Home > Japan, News, op-ed > Dictator Japanese mayor bans 20,000 from drinking alcohol without legal authority

Dictator Japanese mayor bans 20,000 from drinking alcohol without legal authority

May 22, 2012

This political cartoon well expresses the sort of ideology behind the sort of prohibition. Source Kaminer, Free Inquiry Magazine

On May 21 the story broke that Soichiro Takashima, mayor of Fukuoka City, had enacted a ban on alcohol for city employees supposedly in response to a few wayward employees who may have engaged in illicit behaviour under the influence of alcohol.

The legality of this has been ignored in virtually all news sources except the Japan Today:

“Legal experts say the mayor’s request is exceptional partly because no law exists to enforce a drinking ban on city employees, meaning public servants cannot legally be disciplined or fired for ignoring the ban.”

At least someone mentioned it. Let that point be reiterated: the mayor has taken it upon himself to add authority not granted under Japanese or international law. That is what dictators usually do, and it is a complicit press that supports such dictators by excusing their actions and focusing on the “extraordinary circumstances” that supposedly justify the removal of liberties i.e. a few people accused of illegal behaviour whist allegedly drinking, which is hardly extraordinary at all. Why is the press not questioning this draconian behaviour on the mayor’s part?

No rational person would argue drunken violence is good, but this rule is not rational. Assuming the four people involved in these incidents  were drunk and guilty of violating the law (numbers change depending on the newspaper), it would still mean that only 0.02% of the 20,000 city workforce were guilty. This problem is statistically insignificant and highly exaggerated by definition. That does not mean alcoholism is not pervasive in Japanese society, just that these “scandals” make a very poor case for the mayor to argue the need to enact a rule he has authority to enforce.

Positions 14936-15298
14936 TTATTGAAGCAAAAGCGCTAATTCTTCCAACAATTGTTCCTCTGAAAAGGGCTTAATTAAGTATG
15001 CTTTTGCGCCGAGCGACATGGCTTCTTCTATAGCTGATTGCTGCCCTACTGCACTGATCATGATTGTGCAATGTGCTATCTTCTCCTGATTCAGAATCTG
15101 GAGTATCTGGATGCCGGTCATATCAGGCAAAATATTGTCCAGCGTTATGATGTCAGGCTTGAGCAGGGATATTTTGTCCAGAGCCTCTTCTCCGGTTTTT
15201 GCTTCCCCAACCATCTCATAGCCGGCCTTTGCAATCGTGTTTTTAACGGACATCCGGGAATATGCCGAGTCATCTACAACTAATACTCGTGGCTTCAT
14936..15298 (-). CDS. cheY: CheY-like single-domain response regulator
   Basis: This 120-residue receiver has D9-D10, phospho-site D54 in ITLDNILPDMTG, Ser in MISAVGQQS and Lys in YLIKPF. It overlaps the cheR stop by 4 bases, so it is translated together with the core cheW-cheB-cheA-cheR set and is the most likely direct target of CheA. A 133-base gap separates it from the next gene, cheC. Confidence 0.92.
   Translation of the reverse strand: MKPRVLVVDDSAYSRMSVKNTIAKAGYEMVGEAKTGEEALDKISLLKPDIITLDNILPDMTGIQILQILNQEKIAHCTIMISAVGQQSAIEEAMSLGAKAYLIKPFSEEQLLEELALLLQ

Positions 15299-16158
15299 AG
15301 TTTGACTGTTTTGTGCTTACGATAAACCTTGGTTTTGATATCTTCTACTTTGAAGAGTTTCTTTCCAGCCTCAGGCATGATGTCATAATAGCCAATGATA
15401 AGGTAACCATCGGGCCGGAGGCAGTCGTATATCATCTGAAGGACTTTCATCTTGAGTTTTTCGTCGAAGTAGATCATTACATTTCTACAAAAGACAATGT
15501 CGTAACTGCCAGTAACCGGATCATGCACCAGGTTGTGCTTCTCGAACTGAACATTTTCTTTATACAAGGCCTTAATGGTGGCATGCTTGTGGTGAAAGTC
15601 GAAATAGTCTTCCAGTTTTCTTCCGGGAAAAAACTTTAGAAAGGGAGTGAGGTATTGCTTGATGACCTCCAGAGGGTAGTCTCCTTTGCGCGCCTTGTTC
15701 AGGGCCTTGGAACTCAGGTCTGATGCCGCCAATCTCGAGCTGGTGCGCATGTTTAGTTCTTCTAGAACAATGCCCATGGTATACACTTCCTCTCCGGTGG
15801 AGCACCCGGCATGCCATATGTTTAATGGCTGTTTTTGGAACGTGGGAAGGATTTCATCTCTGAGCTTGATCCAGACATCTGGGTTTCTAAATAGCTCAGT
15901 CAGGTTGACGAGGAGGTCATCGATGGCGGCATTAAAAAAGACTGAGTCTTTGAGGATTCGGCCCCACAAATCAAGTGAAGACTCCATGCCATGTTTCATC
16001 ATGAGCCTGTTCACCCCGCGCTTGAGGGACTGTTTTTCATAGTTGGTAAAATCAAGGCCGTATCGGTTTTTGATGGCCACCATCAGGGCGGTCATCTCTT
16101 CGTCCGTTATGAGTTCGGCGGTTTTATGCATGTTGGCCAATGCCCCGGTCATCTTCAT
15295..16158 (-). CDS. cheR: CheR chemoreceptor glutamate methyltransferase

Constitutional?

Prima facie it would appear this “rule” and its enforcement are violation of articles 11, 13, 14 and 15 of the Japanese constitution. The government cannot legally prevent people from enjoying their basic human rights; deciding what to eat or drink is as basic a right as there is. The right to happiness for some includes the right to enjoy alcoholic beverages, does it not? Mayor Takashima has been unable to demonstrate that all the city employees have violated the law – and those roughly 0.02% who are accused must still be proven guilty in court. The mayor has no right to inflict collective punishment period; nor would it be proper to punish  any city employees without due process and a clear legal precedent. The mayor cannot correctly claim that city employees’ behaviour “interfere[s] with public welfare” unless he wants to prejudge a few men before their trial or slander an entire municipal workforce. What evidence is there that the accused men committed a crime? That is for the courts to determine, as it is their job to prove alcohol was involved and decide an appropriate punishment. But the 20,000 city employees?  Why punish them?

Men dumping alcohol during prohibition. This extreme behaviour is the sort of image mayor Taksahima is dredging up with his despotic “rule.” No pun intended.

The mayor’s pretext for the collective punishment of 20,000 innocent people is: “he hoped the shock of the announcement would make employees more aware of the seriousness of recent incidents and of their responsibility to their communities.” In his own words: “It is shock therapy to reform the consciousness of city officials.” The fact the overwhelming majority are law-abiding citizens means they understand their responsibility to the public, since after all they are the ones who do the transactions and business that keep the city going. Why do they need “shock therapy” – torture if done literally, which should cause people to think about what this mayor is saying – when they have not done anything wrong? Is it now a crime to drink if unless one is at a wedding?